The RFID tag I am using is a zip-tie tag. When it is “zipped” up or locked, is there any way for me to see, other than with my own eyes, whether or not my tag is not zip-tied to something? I had expected there to be some sort of indication from the tag itself, or some sort of change within the way it is read once it has been locked (that is, once it has been attached to something). Is this possible?
Some passive UHF RFID transponder chips and some passive HF RFID chips have an I2C interface that allows you to send data to and from a chip. You could, for example, connect a temperature sensor that would transmit the temperature of the environment in which the tag was sitting to the chip, then store that data in user memory. When the tag was read, the temperature would be transmitted to the reader, and then on to a back-end system.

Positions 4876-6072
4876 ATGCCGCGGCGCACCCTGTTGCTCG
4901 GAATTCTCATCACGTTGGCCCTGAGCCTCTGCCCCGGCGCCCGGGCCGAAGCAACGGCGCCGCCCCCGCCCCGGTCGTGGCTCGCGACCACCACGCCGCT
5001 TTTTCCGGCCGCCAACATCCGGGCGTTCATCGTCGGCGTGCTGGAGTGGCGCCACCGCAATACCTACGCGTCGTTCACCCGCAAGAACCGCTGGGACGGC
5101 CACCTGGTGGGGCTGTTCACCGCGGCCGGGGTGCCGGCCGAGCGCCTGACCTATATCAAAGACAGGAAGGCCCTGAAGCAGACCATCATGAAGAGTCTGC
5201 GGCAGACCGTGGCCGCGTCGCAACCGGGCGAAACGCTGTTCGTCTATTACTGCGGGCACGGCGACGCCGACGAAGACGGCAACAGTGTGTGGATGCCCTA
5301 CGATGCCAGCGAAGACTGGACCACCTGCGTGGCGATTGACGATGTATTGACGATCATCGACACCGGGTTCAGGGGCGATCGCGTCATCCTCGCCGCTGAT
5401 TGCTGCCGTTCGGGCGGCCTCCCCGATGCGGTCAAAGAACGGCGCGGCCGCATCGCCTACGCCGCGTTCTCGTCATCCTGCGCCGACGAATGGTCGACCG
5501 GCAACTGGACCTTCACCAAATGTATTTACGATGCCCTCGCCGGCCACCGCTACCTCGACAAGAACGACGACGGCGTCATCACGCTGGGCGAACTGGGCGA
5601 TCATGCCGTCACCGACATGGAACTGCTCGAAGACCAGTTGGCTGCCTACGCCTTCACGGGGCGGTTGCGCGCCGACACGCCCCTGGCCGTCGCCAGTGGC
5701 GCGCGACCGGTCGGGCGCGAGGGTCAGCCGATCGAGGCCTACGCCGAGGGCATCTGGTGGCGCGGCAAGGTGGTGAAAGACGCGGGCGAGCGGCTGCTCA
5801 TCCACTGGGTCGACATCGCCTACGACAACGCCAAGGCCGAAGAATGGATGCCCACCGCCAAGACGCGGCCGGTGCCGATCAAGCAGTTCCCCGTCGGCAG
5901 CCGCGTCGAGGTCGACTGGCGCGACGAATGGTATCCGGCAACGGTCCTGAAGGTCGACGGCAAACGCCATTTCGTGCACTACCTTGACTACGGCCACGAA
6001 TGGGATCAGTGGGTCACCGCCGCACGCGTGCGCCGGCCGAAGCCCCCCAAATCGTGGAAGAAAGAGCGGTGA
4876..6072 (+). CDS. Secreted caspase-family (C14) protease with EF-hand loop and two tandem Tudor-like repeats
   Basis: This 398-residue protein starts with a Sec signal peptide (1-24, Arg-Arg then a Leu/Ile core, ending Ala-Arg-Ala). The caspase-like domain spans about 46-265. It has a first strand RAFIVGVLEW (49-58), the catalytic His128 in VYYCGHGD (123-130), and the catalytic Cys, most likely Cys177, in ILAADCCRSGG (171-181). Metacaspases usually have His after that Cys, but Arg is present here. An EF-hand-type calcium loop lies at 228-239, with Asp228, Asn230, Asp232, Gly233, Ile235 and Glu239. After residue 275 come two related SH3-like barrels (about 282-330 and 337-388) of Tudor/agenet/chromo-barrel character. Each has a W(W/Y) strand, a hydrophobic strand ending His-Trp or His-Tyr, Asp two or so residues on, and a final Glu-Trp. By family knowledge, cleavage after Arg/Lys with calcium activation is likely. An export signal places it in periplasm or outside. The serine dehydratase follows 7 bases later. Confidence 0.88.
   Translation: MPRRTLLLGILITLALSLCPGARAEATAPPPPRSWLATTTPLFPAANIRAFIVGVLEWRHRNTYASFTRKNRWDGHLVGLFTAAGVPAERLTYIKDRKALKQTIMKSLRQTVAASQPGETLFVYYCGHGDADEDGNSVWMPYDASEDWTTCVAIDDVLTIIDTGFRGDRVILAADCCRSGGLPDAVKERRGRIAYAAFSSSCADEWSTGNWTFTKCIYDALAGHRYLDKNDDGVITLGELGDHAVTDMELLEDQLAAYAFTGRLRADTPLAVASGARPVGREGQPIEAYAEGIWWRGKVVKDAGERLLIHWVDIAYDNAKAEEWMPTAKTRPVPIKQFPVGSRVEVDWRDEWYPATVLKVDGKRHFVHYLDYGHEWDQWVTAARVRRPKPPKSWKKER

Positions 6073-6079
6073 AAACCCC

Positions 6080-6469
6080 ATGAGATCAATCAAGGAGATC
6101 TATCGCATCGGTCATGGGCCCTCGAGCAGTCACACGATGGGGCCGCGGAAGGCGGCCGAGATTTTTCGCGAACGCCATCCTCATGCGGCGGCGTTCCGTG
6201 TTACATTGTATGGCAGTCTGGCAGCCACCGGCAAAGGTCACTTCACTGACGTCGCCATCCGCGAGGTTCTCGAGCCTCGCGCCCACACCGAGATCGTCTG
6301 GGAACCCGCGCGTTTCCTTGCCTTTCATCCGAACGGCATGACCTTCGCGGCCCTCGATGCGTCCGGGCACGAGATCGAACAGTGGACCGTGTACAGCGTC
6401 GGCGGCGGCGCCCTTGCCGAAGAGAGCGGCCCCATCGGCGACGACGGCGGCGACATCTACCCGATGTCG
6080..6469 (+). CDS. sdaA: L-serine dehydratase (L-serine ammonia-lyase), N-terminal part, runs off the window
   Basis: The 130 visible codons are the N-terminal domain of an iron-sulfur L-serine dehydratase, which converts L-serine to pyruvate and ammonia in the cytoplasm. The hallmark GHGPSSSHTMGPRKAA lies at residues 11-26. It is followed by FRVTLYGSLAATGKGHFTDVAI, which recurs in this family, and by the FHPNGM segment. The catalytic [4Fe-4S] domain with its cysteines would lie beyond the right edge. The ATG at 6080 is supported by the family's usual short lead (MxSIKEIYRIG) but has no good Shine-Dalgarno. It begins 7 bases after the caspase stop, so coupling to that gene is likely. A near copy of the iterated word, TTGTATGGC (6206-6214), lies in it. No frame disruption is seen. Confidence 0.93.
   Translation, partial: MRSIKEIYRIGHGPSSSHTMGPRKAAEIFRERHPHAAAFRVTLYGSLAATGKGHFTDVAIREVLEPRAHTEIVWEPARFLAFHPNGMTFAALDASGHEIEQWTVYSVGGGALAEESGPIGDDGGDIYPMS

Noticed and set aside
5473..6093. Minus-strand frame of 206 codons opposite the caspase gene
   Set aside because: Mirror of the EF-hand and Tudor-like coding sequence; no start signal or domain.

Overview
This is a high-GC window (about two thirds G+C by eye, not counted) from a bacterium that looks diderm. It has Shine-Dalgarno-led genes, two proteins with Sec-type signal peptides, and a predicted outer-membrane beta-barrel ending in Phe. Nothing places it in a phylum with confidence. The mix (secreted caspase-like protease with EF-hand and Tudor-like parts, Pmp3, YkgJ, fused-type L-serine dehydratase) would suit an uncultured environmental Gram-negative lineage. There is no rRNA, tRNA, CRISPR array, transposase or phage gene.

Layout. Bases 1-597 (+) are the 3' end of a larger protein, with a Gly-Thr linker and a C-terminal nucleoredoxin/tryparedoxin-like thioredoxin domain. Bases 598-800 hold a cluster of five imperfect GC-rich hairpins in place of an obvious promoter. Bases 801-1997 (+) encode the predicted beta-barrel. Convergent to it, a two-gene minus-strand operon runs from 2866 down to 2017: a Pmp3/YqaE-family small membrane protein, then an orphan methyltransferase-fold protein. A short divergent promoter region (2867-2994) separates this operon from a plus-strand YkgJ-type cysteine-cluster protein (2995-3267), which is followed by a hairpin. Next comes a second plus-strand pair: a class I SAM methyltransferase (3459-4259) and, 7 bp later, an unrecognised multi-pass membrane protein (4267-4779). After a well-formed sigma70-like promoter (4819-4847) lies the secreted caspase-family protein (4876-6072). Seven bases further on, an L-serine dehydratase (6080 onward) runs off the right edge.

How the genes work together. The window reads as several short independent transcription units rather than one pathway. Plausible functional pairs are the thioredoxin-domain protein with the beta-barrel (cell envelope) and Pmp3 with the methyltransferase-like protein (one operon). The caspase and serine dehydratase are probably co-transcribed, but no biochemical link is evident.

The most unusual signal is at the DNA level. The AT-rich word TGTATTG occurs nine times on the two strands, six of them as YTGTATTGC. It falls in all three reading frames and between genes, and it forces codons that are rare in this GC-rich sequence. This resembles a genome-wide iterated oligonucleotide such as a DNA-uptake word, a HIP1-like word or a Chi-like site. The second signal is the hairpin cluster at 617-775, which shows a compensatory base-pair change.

To determine whether a bag, box, or other object was in an open or closed state, you would need some kind of sensor or electrical switch that would determine that state, then link that information to the chip via the I2C interface. Your reader would need to be set up to read the tag data and report it to your software application. I hope this answers your question.
—Mark Roberti, Founder and Editor, RFID Journal
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